Recently, the team behind Monero (XMR), the anonymous cryptocurrency that saw its price surge after darknet market AlphaBay started accepting it as a payment method, discovered a bug in CryptoNote-based currencies that allowed double-spending, meaning an infinite amount of coins could be created.
Thanks to the exploit, the coins were created in an undetectable way, unless the observer knew about the flaw and was able to search for it using specific code. Monero’s team quickly patched the bug as soon as it was discovered and stated that the anonymous currency’s blockchain wasn’t affected. The disclosure reads:
We patched it quite some time ago, and confirmed that the Monero blockchain had NEVER been exploited using this, but until the hard fork that we had a few weeks ago we were unsure as to whether or not the entire network had updated.
After a complete network update, Monero’s team notified all affected CryptoNote-based cryptocurrencies that they had until mid-May to patch the vulnerability. These include Boolberry, Bytecoin, DigitalNote, and DashCoin. (note that DashCoin and Dash are different currencies).
At the time of the initial disclosure, Monero, Aeon, Forknote and Boolberry had already patched the bug. DashCoin, DigitalNote and Bytecoin had not, although now that the vulnerability was made public the developers of these currencies have reportedly fixed the problem.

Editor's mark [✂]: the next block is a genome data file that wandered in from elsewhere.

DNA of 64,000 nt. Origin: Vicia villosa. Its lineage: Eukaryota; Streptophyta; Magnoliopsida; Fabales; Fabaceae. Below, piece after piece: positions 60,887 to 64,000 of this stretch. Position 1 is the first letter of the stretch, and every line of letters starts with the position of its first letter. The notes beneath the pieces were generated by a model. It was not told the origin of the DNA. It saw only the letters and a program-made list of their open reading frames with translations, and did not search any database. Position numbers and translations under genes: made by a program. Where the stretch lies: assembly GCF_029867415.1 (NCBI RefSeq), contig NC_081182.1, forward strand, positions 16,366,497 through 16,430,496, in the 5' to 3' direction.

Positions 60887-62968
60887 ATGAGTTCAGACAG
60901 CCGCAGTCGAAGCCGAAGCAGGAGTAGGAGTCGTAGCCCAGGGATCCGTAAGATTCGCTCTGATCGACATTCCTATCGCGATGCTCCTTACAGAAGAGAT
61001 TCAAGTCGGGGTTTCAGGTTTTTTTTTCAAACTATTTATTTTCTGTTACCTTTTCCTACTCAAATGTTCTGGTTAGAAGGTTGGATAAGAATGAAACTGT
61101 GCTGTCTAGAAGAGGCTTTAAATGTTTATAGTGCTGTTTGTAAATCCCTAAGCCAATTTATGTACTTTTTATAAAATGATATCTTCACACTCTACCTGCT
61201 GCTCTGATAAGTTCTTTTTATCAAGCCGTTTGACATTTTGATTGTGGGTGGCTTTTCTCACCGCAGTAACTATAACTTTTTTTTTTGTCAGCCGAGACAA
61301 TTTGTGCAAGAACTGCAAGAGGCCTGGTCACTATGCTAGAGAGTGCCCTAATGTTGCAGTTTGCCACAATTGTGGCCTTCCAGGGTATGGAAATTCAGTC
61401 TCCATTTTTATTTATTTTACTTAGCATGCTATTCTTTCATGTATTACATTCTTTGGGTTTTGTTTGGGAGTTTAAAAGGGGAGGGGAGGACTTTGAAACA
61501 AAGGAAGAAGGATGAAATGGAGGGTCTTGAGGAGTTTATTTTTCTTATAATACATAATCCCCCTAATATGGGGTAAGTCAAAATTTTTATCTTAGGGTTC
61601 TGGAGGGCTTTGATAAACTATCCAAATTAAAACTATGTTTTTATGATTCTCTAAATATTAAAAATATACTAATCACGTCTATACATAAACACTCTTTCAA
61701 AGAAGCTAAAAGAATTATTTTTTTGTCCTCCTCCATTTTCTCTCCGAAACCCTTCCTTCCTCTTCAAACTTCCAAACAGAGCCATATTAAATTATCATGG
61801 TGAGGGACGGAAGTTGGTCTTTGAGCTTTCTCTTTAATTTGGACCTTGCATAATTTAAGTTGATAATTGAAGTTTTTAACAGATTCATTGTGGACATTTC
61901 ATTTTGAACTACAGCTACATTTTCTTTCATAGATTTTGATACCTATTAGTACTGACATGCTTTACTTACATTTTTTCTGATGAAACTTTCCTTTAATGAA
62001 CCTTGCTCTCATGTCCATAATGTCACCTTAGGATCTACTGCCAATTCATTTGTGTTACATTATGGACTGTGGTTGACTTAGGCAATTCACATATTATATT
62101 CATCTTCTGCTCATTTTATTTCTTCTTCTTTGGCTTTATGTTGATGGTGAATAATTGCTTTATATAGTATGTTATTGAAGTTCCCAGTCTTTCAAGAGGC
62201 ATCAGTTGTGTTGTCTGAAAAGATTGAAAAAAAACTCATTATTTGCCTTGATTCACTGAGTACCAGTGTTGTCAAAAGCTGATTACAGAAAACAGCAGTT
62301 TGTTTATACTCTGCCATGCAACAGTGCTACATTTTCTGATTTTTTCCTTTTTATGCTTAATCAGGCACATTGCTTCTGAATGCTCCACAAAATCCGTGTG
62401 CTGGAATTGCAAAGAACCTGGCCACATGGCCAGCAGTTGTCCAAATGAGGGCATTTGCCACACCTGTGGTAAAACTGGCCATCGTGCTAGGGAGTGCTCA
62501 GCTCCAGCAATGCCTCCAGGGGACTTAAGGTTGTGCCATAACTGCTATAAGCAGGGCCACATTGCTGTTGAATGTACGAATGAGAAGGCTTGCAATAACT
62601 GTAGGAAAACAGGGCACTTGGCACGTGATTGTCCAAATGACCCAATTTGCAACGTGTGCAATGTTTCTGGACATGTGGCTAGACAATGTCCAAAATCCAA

Even though Monero’s blockchain wasn’t affected by the vulnerability, Bytecoin’s was. Bytecoin, the first cryptocurrency to successfully implement CryptoNote, is an anonymous cryptocurrency that has recently seen a significant price surge. It is currently behind Monero when it comes to market cap, making it the 10th biggest cryptocurrency, according to data from CoinMarketCap.
As recently reported by CCN.com, the currency’s recent growth in market cap value wasn’t organic, as Bytecoin hadn’t seen a lot of action for years prior to the surge. 151 billion Bytecoin tokens – 82% of its total – were mined by unknown actors before the public was aware of it, which is an essential aspect of why it hasn’t been a very active currency. Recently, within a two-month period, however, Bytecoin’s market cap increased from $10 million to over $300 million.
According to Bytecoin’s website, the team behind the cryptocurrency found the vulnerability back in April when erroneous transactions appeared on the network. Nevertheless, over 693 million coins (worth over $1.3 million), totaling 0,37% of Bytecoin’s tokens, were created as a result of the bug.
DigitalNote, another affected currency that has already patched the bug, has also seen a significant price increase recently, as its market cap increased from around $740,000 to over $3 million in a two-month period.
Featured image from Shutterstock.
Last modified: May 21, 2020 9:46 AM UTC